Was there an elephant in the room once you guys reconvened? Was it awkward in any way? What was the vibe like?
It’s like anything. I think time heals old wounds. So you throw that stuff out, forget about it and kind of put it aside, learn from it and then move forward if you want to do it. And we all really wanted to do it. We really wanted to make the record and we knew that the record was going to be a special record. We didn’t know why, but we knew there was a lot of energy around it. There were high expectations of course, but everybody’s energy was there. And we knew we had to have a special energy for this thing to work. We tried to make the best record we could, and lo and behold — without trying to sound like I’m bragging here — I think it’s one of the best records we’ve ever done.
It really sounds like no time has passed at all. It sounds like you guys were right back in the proverbial groove.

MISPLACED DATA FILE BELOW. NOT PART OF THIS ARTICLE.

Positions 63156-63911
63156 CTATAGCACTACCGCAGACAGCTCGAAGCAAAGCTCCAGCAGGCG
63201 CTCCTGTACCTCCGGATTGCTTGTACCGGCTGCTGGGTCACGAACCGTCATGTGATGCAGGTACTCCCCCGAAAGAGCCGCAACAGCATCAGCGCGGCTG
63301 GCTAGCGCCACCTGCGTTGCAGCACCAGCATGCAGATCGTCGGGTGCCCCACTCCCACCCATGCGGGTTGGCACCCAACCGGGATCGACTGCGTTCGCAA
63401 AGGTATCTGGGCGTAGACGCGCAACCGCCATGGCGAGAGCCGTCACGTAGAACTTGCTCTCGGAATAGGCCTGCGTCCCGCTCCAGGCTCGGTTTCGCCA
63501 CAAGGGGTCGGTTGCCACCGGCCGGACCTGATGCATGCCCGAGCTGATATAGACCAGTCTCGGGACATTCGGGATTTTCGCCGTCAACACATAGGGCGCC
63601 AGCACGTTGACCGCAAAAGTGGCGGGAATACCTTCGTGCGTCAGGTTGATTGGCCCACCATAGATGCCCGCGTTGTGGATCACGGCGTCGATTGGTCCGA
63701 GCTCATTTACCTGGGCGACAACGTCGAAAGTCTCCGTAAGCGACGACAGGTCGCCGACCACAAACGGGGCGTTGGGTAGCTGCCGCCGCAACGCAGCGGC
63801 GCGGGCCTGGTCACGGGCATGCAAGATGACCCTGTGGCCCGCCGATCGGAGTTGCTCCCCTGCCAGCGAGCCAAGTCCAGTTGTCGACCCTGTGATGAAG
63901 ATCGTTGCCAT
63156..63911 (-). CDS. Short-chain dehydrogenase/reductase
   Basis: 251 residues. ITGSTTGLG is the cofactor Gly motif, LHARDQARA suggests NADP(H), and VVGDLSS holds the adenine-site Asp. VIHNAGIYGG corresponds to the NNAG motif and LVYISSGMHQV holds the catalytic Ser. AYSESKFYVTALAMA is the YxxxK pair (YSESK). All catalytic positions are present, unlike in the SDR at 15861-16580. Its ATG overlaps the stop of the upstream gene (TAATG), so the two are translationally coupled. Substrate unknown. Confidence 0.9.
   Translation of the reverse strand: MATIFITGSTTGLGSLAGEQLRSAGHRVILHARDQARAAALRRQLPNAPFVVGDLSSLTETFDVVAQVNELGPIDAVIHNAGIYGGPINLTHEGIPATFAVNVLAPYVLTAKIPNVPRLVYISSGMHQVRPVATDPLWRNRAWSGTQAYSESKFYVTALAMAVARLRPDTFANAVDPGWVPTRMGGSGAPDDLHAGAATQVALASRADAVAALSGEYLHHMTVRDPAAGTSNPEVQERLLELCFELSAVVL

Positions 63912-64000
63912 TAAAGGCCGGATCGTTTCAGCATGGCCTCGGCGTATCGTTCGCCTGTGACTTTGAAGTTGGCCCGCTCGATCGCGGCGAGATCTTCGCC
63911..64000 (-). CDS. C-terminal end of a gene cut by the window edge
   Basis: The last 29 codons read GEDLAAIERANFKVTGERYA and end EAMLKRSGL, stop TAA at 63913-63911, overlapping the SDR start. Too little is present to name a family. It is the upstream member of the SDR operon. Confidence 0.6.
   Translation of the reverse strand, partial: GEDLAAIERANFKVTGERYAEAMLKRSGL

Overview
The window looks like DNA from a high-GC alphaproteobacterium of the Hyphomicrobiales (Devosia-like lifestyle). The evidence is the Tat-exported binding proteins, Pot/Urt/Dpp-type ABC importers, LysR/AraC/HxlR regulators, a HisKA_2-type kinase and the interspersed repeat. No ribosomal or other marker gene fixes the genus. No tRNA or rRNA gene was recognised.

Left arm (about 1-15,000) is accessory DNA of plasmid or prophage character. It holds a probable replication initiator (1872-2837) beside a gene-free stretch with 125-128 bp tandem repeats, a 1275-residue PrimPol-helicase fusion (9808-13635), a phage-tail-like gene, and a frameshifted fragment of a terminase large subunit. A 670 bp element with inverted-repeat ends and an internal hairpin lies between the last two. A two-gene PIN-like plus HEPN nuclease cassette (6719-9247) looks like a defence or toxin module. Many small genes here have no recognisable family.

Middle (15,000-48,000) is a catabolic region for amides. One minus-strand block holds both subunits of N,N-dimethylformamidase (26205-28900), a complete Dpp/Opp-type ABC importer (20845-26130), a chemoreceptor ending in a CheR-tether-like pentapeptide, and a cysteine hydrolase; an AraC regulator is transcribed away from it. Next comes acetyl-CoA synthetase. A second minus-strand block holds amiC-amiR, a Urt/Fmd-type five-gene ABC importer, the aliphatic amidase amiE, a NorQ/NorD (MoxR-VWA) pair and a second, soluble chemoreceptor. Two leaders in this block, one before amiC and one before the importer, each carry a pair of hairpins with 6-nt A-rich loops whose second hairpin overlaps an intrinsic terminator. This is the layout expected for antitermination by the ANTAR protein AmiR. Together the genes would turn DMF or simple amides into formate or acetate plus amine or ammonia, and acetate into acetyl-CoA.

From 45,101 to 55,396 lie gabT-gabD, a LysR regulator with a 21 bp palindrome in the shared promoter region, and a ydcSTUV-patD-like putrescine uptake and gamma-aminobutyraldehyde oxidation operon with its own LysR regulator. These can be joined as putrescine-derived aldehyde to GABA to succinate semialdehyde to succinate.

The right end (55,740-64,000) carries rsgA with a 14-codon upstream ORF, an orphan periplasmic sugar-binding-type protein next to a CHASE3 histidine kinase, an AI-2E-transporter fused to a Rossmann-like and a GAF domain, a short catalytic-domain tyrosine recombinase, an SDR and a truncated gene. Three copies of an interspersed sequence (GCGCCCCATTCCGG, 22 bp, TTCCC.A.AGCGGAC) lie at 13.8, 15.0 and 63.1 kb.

That’s pretty much how it went.
So was it just like old times? Did everyone just transition into their roles?
Yeah. In the past we’d always do a whole bunch of demos and do a lot of preproduction and all that kind of stuff. But this time around I told the guys that this time I didn’t have time to make a bunch of demos. I just wanted to go into the studio. Initially, we were going to go in for just four or five days and do a couple of songs to get the group going, but by the second day we had recorded five songs. So there was definitely a lot of positive energy and thinking that, yeah, we’re back. That’s kinda of how it was.
Was there any lingering resentment?